Why should we care for our planet? What does it mean to respect? Can we respect the natural ecology if we don't respect the human ecology? These are all questions that we address in Creation and they are questions that every Christian needs to address. Caring for creation is not something that is only reserved to a fringe group; it is the moral duty of every Christian!
V: What was the most moving/interesting experience you had while producing Creation?
DP: These past 5 years have been amazing! I have to say that the first thing for me was how much I learned. I love discovering the Truth of God's revelation. St. John Paul II said that Truth cannot contradict Truth. If we find something that is True in Scripture, then we should be able to find the same Truth through science in the created world. This was very much the experience of making Creation.
Of course, the best part was all the wonderful people that we met. We wanted to make sure that we had as many voices as possible, Catholics, non-Catholics, non-believers, scientists, theologians, men, women, North Americans and people from other countries. Because of this, Creation took us all over North America (it would have been great to travel the world, but we had to stick to a budget) meeting amazing people who are doing great things to help make our world a better place. We met farmers, dancers and scientists. We met a zoo keeper, an obstetrician, a shrimper and a priest who loves orchids. We interviewed a philosopher, a psychologist, several theologians, a Scripture Scholar and a Cardinal! We spoke to a physicist, two biologists and waste water engineers. We hung out with families and got to play with various animals. We got to see tiny molecules and one-celled organisms. We also saw mountains, rivers, beaches, fields and gorgeous sunsets. We learned about waste management, contaminants in the water, organic farming, urban farming, water shortages and animal conservation. I can truly say that the whole experience was interesting and very moving!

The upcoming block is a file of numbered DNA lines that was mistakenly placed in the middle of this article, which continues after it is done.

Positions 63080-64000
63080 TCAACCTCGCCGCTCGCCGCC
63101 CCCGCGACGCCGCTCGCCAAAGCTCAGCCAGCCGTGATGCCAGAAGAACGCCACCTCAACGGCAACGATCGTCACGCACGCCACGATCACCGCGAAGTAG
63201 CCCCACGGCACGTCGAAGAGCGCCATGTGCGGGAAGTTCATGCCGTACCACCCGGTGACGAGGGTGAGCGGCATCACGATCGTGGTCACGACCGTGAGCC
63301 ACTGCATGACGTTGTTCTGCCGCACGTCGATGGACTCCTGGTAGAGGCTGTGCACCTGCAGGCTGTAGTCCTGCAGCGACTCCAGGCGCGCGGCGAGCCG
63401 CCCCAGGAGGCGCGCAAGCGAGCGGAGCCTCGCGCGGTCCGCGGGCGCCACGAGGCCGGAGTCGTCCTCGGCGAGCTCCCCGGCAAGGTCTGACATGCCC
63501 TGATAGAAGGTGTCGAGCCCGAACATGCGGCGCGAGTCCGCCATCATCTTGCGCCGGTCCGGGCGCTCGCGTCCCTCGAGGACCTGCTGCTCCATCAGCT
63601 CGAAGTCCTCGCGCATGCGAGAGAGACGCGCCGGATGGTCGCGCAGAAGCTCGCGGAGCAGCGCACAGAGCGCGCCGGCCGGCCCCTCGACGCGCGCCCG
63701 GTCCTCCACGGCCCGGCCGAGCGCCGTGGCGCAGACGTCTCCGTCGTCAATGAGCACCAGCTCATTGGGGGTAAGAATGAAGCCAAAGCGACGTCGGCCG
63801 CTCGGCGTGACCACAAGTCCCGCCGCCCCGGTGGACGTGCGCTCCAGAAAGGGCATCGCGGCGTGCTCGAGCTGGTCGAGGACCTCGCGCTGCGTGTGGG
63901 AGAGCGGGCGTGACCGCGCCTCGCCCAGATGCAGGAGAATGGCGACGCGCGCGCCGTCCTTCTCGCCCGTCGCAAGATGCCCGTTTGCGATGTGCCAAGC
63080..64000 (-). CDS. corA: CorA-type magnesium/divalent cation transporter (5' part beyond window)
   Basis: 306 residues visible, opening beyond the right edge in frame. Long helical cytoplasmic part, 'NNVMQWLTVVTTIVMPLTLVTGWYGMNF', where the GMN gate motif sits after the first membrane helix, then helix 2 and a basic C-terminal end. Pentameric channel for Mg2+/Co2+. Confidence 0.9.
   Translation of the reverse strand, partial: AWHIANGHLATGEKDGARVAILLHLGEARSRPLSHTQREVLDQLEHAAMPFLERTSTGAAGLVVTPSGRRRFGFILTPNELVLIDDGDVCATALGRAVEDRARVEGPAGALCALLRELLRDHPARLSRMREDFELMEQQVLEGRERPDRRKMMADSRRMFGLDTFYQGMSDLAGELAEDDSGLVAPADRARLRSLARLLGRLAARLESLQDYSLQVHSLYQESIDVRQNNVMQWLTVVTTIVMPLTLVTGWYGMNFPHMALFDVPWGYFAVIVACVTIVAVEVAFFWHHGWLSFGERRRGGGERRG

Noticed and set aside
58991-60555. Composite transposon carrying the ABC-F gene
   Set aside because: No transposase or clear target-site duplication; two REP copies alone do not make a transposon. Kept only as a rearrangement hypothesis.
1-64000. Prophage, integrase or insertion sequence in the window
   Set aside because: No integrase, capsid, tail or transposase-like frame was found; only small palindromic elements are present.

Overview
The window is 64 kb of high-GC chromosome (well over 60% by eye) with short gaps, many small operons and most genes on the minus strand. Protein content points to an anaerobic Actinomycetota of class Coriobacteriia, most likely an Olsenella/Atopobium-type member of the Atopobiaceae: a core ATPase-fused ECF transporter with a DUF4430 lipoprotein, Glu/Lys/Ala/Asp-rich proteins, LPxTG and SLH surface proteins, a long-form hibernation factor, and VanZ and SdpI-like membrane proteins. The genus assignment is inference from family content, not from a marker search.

V: Thanks Pedro!
Be sure to catch the final episodes of Creation
on Tuesday, December 8, 2015 at 8:00 pm ET! Meanwhile, check out some behind-the-scenes photos of eps. 1-5 below!
Deacon Pedro speaks with our Scripture Scholar, Fr. Dempsey Rosales, at the University of St. Thomas.
Our cameraman, Wally Tello doing some filming in San Francisco for Episode 4.
Deacon Pedro, Sr. Damien Marie and Wally Tello at Palo Duro Canyon, Texas.
Being silly with the Benedict family in Michigan. We learn about little Sam Benedict in Episode 3.
Willo' Wind Farm is a mixed crop/livestock organic farm in Zephyr, Ontario, that we feaure in Episode 5.
Deacon Pedro and Sr. Damien Marie figuring out one of our intros at Palo Duro Canyon, Texas.
Wally Tello filming the pigs at Willo' Wind Farm.
We came across many windmill farms in northern Texas.
An alligator sunbathes at a wldlife conservation area near Houston, Texas.
The sun sets over the Pacific in San Francisco.
Vivian Cabrera is a displaced Texan living in Canada. A recent graduate of the University of St. Thomas in Houston, she enjoys writing about the many ups and downs (both spiritual and physical) that come with moving to a country very similar yet quite different from her own. And because God is good all the time, she spends most of her time trying not to forget how to speak Spanish and working as the Social Media Coordinator for Salt + Light. Questions? Comments? Concerns? Suggestions? Find her up on twitter (@iCabrera05
) or email her here: firstname.lastname@example.org